• Admission: Free
  • Temperature: 81°F
  • Season: Open year-round
  • Activities & Amenities:
    • Multiple hot pools and waterfalls
    • Cave swimming opportunities
    • Numerous hiking trails
    • Free Parking

Nearby Attractions

  • Great Basin National Park: Just an hour’s drive away, offering hiking, stargazing, and cave tours.
  • Local Hiking Trails: Explore the trails around Gandy Mountain for a fuller outdoor experience.

Gandy Warm Springs serves as a year-round destination with its moderate temperature and variety of outdoor activities. If you’re planning a trip to Great Basin National Park or simply want a unique warm springs experience, Gandy is well worth the visit.

FAQs About Utah Hot Springs

Does Utah have any hot springs?

Yes, Utah is home to several hot springs, including Mystic Hot Springs, Baker Hot Springs, Fifth Water Hot Springs, and more. These springs are spread across the state and vary in temperature and amenities.

What to wear to hot springs in Utah?

Wearing a swimsuit is the most common choice for hot springs in Utah. Some hot springs are clothing-optional, but it’s advisable to check specific rules for each location. Quick-drying towels and water shoes are also recommended.

What state is famous for hot springs?

Arkansas is particularly famous for its hot springs, especially the town of Hot Springs, which is renowned for its thermal waters. The town is home to Hot Springs National Park.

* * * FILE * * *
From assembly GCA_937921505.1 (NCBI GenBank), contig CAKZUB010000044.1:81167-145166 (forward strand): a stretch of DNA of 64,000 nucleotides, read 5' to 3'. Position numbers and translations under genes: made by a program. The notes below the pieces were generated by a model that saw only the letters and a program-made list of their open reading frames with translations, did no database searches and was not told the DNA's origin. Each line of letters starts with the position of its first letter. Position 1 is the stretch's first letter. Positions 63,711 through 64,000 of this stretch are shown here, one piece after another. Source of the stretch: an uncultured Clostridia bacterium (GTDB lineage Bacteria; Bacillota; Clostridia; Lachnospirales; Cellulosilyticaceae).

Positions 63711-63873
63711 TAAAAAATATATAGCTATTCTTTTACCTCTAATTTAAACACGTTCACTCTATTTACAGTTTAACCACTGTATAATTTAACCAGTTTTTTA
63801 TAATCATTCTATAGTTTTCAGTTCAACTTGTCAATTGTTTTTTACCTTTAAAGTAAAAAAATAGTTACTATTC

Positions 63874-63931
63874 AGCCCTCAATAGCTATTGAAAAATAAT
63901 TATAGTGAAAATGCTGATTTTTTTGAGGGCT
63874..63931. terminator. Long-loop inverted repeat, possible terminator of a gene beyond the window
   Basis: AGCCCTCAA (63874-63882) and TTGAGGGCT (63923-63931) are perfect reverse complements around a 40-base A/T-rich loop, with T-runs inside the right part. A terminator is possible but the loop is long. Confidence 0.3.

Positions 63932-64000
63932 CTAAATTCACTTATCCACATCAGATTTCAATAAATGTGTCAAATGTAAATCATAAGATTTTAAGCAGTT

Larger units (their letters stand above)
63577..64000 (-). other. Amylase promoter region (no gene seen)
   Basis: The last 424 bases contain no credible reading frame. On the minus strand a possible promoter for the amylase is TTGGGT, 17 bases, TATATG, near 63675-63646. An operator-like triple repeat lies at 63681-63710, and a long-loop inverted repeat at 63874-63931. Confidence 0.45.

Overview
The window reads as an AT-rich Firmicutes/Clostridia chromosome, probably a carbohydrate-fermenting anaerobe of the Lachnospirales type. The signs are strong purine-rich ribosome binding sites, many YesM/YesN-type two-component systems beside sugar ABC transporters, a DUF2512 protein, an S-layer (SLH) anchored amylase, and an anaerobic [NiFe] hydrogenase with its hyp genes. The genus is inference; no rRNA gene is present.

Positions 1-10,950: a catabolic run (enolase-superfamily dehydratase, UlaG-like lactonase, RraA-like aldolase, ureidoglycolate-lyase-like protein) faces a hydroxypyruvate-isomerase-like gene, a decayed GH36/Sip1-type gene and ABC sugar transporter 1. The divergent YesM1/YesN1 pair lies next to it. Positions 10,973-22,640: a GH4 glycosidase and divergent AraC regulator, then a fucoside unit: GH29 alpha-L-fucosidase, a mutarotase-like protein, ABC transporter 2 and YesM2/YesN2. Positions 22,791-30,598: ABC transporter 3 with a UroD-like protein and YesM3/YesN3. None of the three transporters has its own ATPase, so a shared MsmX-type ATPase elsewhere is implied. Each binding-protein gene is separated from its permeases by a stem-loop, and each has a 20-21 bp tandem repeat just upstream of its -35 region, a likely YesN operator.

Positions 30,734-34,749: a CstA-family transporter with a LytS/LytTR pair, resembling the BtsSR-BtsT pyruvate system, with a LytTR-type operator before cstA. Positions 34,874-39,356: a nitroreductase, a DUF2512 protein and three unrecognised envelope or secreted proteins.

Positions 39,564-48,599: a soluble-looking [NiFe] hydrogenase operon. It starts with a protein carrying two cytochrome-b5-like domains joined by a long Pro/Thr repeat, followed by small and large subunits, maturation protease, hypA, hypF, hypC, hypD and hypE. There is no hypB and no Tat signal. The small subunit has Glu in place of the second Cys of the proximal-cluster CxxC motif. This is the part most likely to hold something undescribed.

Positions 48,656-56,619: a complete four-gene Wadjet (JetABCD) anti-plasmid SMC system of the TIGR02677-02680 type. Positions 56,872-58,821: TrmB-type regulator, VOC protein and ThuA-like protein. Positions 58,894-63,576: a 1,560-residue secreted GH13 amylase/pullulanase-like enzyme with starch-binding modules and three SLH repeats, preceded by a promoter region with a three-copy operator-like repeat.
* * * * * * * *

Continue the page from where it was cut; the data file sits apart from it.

How hot are bathing hot springs?

The temperature of bathing hot springs can vary widely but generally ranges from 97°F to 104°F (36°C to 40°C). Some springs may be cooler or hotter, so it’s important to test the water before immersing yourself fully.

What causes hot springs in Utah?

Hot springs in Utah are primarily caused by geothermal activity. Groundwater is heated by magma beneath the Earth’s crust, and the heated water rises to the surface, creating hot springs.

What happens if you don’t shower after hot springs?

Failing to shower after bathing in hot springs can leave mineral residues and bacteria on your skin, which may cause irritation or minor skin infections. It’s recommended to shower with soap to cleanse your skin after soaking.

How deep are hot springs in Utah?

The depth of hot springs in Utah can vary significantly, ranging from shallow pools just a few feet deep to much deeper springs. Always exercise caution and assess the depth before entering.